The two pillars of Search Engine Optimization (SEO) are content and backlinks. So it makes sense to prioritize these strategies. But it takes plenty of time and resources to produce great content and attract great backlinks. Digital marketing for websites starts with these two factors. But there’s one SEO factor that often gets overlooked: the internal link profile. In this article, I’ll explain how to improve your website’s rankings without producing more content or building backlinks. 

Content & Backlinks

Engaging content and relevant backlinks from authority websites are two of the most important factors for improving your website’s position in Google. But there are plenty of other SEO factors. 200 or more, according to Google. And one that can move the needle without tons of work is a good internal linking strategy.

Backlinks, the most talked-about signal, are a signal of approval or endorsement from other websites. The more established and trustworthy the website that links to you, the more powerful the backlink. 

Think of content as a cake, and backlinks as the icing on top.

In this article, I will talk about internal links in WordPress sites. WordPress powers a third of the internet and is the best platform for blogs and content websites, in my opinion. 

Here's what you need to know to optimize the internal link profile of your WordPress site with and without using tools and plugins. The choice is yours. 

What is internal linking?

Internal linking is the process of linking from one page on a website to another on the same site.

Search engines like Google add your website’s URLs to their indexes as they discover them. But URLs with no links are hard to find. If you don't link to a page on your website, then Google's crawler has no obvious path to find it and it may take some time to be discovered.

And remember, search engines perceive pages with no links as less important. If you haven’t linked to a page from within your own blog, you’re indicating to Google that it’s not an important page.

It’s important to show search engines that your content is relevant and important by linking to it.

URLs with relevant links from other important pages should enjoy a rankings boost.

Internal Linking Mistakes

Many WordPress themes are not designed with good internal linking practices in mind. In some cases, every URL has multiple links automatically inserted to and from other URLs on the website. You might have seen the “read next post” or “other posts” calls-to-action at the end of the post content or in the sidebar. While this might sound like a good idea, it's not really helping. 

Consider a website where every article has a link to every other article. How does this help your visitors? Does it provide a coherent journey based on their experience with your site already? 

Always consider the potential benefit of every element on a webpage. Is it offering a better user experience? Are the links relevant? Are they adding clutter?

Consider a website where every article has a link to every other article. How does this help your visitors? Does it provide a coherent journey based on their experience with your site already?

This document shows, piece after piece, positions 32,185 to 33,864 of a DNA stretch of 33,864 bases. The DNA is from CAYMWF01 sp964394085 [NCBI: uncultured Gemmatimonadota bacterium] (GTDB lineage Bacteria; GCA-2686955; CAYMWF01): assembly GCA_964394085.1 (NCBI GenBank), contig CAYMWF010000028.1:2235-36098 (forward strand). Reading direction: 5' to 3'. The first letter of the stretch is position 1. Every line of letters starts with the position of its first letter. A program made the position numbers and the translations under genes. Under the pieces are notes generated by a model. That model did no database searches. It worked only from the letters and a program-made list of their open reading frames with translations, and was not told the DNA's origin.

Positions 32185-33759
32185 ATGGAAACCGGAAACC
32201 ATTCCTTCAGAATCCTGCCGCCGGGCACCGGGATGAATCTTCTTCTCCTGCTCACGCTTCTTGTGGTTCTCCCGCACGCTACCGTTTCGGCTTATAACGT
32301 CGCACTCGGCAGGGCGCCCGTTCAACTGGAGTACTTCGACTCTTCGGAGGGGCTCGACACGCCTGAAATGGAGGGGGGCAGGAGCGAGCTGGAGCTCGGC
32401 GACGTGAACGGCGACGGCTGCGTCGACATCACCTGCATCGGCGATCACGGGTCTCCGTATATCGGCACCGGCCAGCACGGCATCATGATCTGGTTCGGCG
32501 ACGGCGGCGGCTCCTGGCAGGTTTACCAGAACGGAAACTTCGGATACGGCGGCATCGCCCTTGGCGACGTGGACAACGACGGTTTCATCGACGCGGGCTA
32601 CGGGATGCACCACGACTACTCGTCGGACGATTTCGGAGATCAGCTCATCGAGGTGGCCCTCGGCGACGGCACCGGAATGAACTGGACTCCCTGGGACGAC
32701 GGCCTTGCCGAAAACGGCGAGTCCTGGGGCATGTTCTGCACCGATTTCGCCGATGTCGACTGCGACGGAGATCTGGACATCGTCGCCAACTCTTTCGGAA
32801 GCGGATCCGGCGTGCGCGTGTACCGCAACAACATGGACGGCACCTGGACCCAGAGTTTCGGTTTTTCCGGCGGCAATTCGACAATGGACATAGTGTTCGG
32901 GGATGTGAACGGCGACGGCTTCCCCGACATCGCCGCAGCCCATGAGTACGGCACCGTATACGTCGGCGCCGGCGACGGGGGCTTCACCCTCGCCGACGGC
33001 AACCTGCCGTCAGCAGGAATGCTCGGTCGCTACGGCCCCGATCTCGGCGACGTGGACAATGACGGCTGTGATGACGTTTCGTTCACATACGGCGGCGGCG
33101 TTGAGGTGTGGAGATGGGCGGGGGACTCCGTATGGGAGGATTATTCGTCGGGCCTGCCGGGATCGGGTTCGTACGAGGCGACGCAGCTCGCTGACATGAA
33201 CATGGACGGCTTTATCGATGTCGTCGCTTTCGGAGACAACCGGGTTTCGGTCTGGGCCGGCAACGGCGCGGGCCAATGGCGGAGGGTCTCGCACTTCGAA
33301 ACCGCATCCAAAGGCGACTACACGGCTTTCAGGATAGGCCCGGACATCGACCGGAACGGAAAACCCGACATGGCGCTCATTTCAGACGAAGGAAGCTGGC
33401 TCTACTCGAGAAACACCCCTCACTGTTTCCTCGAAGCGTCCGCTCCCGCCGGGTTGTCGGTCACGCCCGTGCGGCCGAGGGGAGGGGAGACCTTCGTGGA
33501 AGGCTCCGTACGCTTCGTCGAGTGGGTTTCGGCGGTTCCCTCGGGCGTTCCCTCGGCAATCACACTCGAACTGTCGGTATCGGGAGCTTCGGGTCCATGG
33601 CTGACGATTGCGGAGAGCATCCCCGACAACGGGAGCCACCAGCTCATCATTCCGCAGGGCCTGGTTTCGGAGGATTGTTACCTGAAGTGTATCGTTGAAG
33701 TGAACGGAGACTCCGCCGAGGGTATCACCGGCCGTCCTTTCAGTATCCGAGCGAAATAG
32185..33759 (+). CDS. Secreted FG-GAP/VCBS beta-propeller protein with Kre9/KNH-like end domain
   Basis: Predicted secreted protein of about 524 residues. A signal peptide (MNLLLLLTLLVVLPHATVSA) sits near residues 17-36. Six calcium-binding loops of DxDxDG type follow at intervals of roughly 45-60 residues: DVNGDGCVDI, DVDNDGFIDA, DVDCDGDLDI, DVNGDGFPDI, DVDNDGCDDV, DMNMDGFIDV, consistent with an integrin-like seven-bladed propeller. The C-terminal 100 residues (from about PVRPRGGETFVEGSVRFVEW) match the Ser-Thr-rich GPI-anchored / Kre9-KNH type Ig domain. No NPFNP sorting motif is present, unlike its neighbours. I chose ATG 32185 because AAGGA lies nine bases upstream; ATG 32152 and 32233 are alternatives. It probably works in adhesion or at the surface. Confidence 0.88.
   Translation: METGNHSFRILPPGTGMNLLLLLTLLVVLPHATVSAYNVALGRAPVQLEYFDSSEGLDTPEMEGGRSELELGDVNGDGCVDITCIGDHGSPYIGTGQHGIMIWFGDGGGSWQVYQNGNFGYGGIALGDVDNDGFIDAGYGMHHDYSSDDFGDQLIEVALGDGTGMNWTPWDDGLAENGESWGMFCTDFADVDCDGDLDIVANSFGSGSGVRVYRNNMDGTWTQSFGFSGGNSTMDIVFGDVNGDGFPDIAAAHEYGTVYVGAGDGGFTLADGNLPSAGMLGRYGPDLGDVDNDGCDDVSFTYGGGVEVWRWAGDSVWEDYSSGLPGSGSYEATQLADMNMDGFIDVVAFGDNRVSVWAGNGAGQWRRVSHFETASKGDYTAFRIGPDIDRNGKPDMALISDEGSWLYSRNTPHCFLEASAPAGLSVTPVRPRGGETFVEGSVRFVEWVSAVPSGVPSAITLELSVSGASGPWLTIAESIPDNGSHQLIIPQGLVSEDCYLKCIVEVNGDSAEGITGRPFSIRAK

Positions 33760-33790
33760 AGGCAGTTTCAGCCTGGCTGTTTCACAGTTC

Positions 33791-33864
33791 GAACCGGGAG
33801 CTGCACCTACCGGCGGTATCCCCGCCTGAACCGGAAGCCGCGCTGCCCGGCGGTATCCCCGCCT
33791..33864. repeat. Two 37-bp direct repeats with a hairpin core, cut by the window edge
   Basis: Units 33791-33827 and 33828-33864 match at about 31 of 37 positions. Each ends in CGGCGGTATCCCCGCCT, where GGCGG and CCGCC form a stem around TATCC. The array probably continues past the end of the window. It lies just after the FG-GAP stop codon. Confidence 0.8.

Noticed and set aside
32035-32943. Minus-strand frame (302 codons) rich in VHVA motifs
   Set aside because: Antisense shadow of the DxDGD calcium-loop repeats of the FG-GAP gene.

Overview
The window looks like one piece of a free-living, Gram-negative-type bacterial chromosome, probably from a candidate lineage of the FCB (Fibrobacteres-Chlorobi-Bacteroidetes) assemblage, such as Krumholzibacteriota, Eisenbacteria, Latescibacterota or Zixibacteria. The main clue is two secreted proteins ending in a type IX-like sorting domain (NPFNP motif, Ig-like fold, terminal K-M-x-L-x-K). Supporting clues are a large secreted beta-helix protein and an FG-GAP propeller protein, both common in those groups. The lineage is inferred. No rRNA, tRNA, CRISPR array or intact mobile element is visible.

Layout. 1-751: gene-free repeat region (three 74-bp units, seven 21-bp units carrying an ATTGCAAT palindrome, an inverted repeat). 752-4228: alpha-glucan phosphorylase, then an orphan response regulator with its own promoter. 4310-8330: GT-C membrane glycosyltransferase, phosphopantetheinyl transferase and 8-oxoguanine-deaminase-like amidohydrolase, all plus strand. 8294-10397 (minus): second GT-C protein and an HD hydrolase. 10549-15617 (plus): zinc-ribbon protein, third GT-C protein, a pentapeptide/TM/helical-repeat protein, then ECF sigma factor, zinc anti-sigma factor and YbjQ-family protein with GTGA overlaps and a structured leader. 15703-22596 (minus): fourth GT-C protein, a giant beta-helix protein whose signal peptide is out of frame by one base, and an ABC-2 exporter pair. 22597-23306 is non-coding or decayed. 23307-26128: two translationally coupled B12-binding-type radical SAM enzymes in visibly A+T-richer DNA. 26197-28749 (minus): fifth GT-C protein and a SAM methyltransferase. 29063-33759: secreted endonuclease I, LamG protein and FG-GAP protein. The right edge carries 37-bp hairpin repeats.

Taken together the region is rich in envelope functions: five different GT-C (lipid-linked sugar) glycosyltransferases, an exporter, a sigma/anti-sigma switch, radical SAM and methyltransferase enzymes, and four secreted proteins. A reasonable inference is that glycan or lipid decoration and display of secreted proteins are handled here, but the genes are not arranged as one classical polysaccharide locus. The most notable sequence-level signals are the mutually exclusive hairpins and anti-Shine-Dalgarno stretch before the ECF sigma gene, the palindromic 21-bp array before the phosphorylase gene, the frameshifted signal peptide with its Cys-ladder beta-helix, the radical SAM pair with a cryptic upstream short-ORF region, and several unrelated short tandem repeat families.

Links should be relevant and useful. Plugins that automatically add in “related” article links in WordPress posts might seem like a timesaver. But they just add unnecessary bloat, slow your website down, and create links that constantly change while adding little value. Sure, you can specify that only links to specific related categories should be created. But this isn't always helpful. In fact, it's rarely helpful.

Related Posts plugins are like hammers when you need a scalpel. 

A better practice is to link to other posts in the context of your articles. Make sure the anchor text is relevant and the link is helpful. Better still, only link if you think people will be interested in clicking through.

How to create internal links in WordPress

There are a number of ways of creating links from one place on your WordPress website to another. 

Method #1 – Mind map your website

The first way is to think about the other posts on your website and link to them if you're writing about a related idea, topic, or theme in another post. While this method will generally result in the best quality internal links, it requires deep knowledge of every piece of content on your website. It also requires the ability to be able to recall the contents of every article while you're writing. 

While we shouldn't ignore this method, it's only the first step in adding internal links.

For example, a blog post discusses software that helps you write content and you have already published content about that topic. Then there’s a perfect opportunity to create a link to this content using keyword-rich anchor texts.

Method #2 – Use Google Search Operators

Google search operators extend the functionality of regular search.

In a browser search bar use the following search operator

Site:yourdomain.com keyword

Yourdomain should be replaced by the actual domain name of your website. 

Google will return a list of URLs on your domain containing your target keyword. 

Let’s take an example. Imagine you have written content that targets the keyword “prowritingaid review”. (There’s a post about ProWritingAid on this website so we can use it as an example).